United States District Court, E.D. California
K. SINGLETON, JR., SENIOR UNITED STATES DISTRICT JUDGE
Demar Crisp, a state prisoner represented by counsel, filed a
Petition for a Writ of Habeas Corpus with this Court pursuant
to 28 U.S.C. § 2254. Crisp is in the custody of the
California Department of Corrections and Rehabilitation
(“CDCR”) and incarcerated at Mule Creek State
Prison. Respondent has answered, and Crisp has replied.
October 21, 2010, Crisp, along with Steven Brown Jr., was
charged with multiple crimes arising out of a drive-by
shooting that occurred on or about December 18, 2009, when
Crisp was seventeen years old. Specifically, Crisp was
charged with attempted murder (Count 1); discharging a
firearm from a motor vehicle (Count 2); and assault with a
deadly weapon (Count 3). With respect to Counts 1 and 2, the
information alleged that Crisp personally used a firearm. The
information further alleged with respect to Count 3 that
Crisp personally used a firearm and that he personally
inflicted great bodily injury upon the victim. Crisp pled not
guilty, denied the allegations, and proceeded to a jury trial
on October 28, 2010. On direct appeal of his conviction, the
California Court of Appeal laid out the following facts
underlying the charges against Crisp and the evidence
presented at trial:
On the night of December 18, 2009, defendants had difficulty
finding a party hosted by Jennifer Ly. Thinking they had
found it, they walked up to a group of people standing
outside a residence at what turned out to be a family 21st
birthday party. They were told there was no Jennifer at the
party and they left. One guest testified that Brown appeared
to be “[a] little angry.” No. one else, including
defendants, testified there was any altercation, any unkind
or agitated interaction, or any hard feelings. Defendants
were simply at the wrong party.
They got back in their car. There is some dispute as to the
route they then took, but they ended up in front of the same
party with their lights off, and as the driver slowed down,
witnesses saw an arm stick out of the passenger window and
heard two or three gunshots. Andrew Tapalla had just arrived
at the party when he was shot in the buttocks. Emergency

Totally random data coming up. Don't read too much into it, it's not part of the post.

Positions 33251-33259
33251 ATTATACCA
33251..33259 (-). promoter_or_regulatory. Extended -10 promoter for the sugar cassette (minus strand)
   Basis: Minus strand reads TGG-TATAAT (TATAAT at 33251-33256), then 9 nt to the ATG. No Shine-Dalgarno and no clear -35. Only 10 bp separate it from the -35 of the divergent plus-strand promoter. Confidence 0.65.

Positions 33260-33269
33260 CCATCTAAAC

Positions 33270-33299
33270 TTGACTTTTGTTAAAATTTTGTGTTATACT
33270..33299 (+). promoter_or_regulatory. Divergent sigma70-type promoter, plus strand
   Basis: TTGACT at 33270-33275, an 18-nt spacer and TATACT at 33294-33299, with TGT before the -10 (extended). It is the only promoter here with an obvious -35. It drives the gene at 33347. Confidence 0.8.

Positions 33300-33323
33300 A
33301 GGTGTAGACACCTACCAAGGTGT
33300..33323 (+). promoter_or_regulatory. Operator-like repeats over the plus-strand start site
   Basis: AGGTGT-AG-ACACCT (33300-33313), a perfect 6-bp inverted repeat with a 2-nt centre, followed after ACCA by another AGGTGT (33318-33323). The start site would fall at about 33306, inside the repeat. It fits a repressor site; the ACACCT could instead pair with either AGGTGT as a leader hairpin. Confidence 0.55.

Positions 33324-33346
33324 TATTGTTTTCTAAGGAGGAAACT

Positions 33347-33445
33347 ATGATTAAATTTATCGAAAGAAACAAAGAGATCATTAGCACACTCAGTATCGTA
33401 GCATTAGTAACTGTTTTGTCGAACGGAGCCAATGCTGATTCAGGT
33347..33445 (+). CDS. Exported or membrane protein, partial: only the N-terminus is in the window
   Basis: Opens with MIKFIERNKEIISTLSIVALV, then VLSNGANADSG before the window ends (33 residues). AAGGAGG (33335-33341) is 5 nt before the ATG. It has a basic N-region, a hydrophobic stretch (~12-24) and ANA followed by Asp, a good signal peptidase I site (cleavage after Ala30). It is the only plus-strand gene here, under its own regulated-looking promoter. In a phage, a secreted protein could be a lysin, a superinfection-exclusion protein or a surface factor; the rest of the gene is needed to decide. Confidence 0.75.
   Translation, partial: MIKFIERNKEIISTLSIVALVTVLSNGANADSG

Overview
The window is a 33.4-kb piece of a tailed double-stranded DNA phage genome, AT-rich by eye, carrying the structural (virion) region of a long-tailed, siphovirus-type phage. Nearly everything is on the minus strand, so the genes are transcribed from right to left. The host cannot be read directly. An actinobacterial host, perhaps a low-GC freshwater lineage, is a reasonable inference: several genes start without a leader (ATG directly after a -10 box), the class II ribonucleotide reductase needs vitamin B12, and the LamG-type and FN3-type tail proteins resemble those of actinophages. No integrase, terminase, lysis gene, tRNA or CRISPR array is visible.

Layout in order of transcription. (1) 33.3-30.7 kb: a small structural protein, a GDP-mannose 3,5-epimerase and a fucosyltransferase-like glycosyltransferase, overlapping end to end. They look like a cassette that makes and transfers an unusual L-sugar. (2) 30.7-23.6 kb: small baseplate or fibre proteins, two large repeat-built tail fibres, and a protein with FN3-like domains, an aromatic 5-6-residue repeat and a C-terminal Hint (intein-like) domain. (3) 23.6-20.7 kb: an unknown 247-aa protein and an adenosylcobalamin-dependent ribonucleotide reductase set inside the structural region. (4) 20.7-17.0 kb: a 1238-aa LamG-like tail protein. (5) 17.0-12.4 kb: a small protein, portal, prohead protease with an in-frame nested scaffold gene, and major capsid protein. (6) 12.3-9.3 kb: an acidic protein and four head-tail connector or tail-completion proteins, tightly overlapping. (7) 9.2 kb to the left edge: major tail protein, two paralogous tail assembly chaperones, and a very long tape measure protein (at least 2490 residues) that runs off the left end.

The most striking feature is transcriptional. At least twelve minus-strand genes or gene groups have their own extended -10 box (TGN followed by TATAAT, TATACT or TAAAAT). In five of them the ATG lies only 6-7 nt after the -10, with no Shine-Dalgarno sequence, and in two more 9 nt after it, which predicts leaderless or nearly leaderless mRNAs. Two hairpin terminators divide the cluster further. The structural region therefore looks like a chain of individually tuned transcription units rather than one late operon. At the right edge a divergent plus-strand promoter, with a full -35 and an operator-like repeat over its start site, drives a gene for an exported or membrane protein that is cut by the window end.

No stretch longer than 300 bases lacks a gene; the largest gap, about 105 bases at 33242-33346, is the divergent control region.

personnel took him to the hospital, where he was given
morphine to control the pain, but the bullet was not removed.
He missed four days of work.
Defendants fled the scene. Shocked that Crisp had just fired
a gun out of the window of his car, Brown testified he asked
Crisp, “What the fuck are you doing?” He did not
know Crisp had fired into a group of people or that anyone
had been hit. He planned to take Crisp home. Crisp, who
testified that it was he who was shocked that Brown reached
in front of him to shoot out of the passenger window, claimed
they had no conversation at all. Both defendants testified it
was not their gun, they had never shot a gun before, and they
did not shoot it at the group of partygoers after they left.
Several witnesses testified that someone fired the shots from
the passenger side of a Ford Mustang. At least two witnesses
testified they saw an arm sticking out of the window, and one
testified it was out at least as far as his elbow.
Brown pulled into a gasoline station with the police in hot
pursuit. He testified that after he parked he asked Crisp to
hand him the gun because he was afraid of what Crisp would do
with it. He planned to turn it over to the police. Although
he testified he had never owned or used a gun before, he saw
a small button on the bottom of the gun, depressed it, and
removed the magazine. But he then reloaded the gun, placed it
in his waistband, and got out of the car.
A police officer testified that he asked Brown if he had a
gun, and Brown shook his head to indicate he did not. Brown